While in solitary confinement in the Alipur Jail in 1908, Sri Aurobindo had composed a poem of supreme defiance doubled with an appeal that was not to be resisted:

With wind and the weather beating round me

Up to the hill and the moorland I go.

Who will come with me? Who will climb with me?

Wade through the brook and tramp through the snow?

I sport with solitude here in my regions,

Of misadventure have made me a friend.

Who would live largely? Who would live freely?

Here to the wind-swept uplands ascend.

That call must haunt those who had heard it once, and Mirra of course had come to Pondicherry in 1914 even without that particular call, and instantaneously recognised in Sri Aurobindo "the Lord of my being and my God"; and now, after an absence of five years in France and Japan, she was coming back to Pondicherry. She was leaving behind in Japan her good friends - the Kobayashis, the Okhawas, and others - and Japan meant the kindliest memories. But the boat was carrying her towards the shores of India, and she was sublimely content. And on 24 April 1920, the boat approached the shores of Pondicherry. As she was to recall her experience thirty years later: “I was on the boat, at sea, not expecting anything (I was of course busy with the inner life, but I was living physically on the boat), when all of a sudden, abruptly, about two nautical miles from Pondicherry, the quality, I may even say the physical quality of the atmosphere, of the air, changed so much that I knew we were entering the aura of Sri Aurobindo. It was a physical experience.”

Again, returning to the subject two days later: “ the experience I was speaking about, what gave it all its value was that I was not expecting it at all, not at all. I knew very well, I had been for a very long time and continuously in "spiritual" contact, if I may say so, with the atmosphere of Sri Aurobindo, but I had never thought of the possibility of a modification in the physical air and I was not expecting it in the least, and it was this that gave the whole value to the experience, which came like that, quite suddenly, just as when one enters a place with another temperature or another altitude.”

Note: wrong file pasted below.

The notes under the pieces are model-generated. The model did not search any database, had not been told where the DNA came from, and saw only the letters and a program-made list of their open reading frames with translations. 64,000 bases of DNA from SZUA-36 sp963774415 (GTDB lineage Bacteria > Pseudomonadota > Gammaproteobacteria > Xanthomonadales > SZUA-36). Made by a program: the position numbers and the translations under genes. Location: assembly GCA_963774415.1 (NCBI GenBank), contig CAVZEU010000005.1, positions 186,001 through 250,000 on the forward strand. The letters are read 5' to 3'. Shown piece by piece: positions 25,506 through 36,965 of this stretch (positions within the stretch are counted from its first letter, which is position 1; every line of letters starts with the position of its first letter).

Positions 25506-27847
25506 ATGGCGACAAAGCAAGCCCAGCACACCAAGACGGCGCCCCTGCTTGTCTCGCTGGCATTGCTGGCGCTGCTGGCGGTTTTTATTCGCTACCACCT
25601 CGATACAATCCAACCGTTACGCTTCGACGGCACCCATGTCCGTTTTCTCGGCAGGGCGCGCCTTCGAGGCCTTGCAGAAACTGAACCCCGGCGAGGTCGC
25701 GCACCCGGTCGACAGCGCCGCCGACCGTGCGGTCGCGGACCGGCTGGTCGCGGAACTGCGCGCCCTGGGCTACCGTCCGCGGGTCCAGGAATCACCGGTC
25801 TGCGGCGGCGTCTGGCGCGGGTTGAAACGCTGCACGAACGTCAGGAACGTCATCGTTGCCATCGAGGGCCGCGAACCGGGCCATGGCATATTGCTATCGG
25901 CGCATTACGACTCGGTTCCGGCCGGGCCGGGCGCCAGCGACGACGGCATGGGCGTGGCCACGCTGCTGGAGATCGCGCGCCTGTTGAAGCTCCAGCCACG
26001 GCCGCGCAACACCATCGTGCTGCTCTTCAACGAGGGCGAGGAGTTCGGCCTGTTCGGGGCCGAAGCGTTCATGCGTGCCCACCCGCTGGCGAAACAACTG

And, perhaps on her part, expectant Bhaaratvarsha, our India, felt something like the promise of the Divine Mother, in Sri Aurobindo's epic, King Aswapathy, the father of ‘Savitri’:

One shall descend and break the iron Law,

Change Nature's doom by the lone Spirit's power. ...

And in her body as on his homing tree

Immortal Love shall beat his glorious wings ....

She shall bear Wisdom in her voiceless bosom,

Strength shall be with her like a conqueror's sword

And from her eyes the Eternal's bliss shall gaze.

A seed shall be sown in Death's tremendous hour,

A branch of heaven transplant to human soil;

Nature shall overleap her mortal step;

Fate shall be changed by an unchanging will.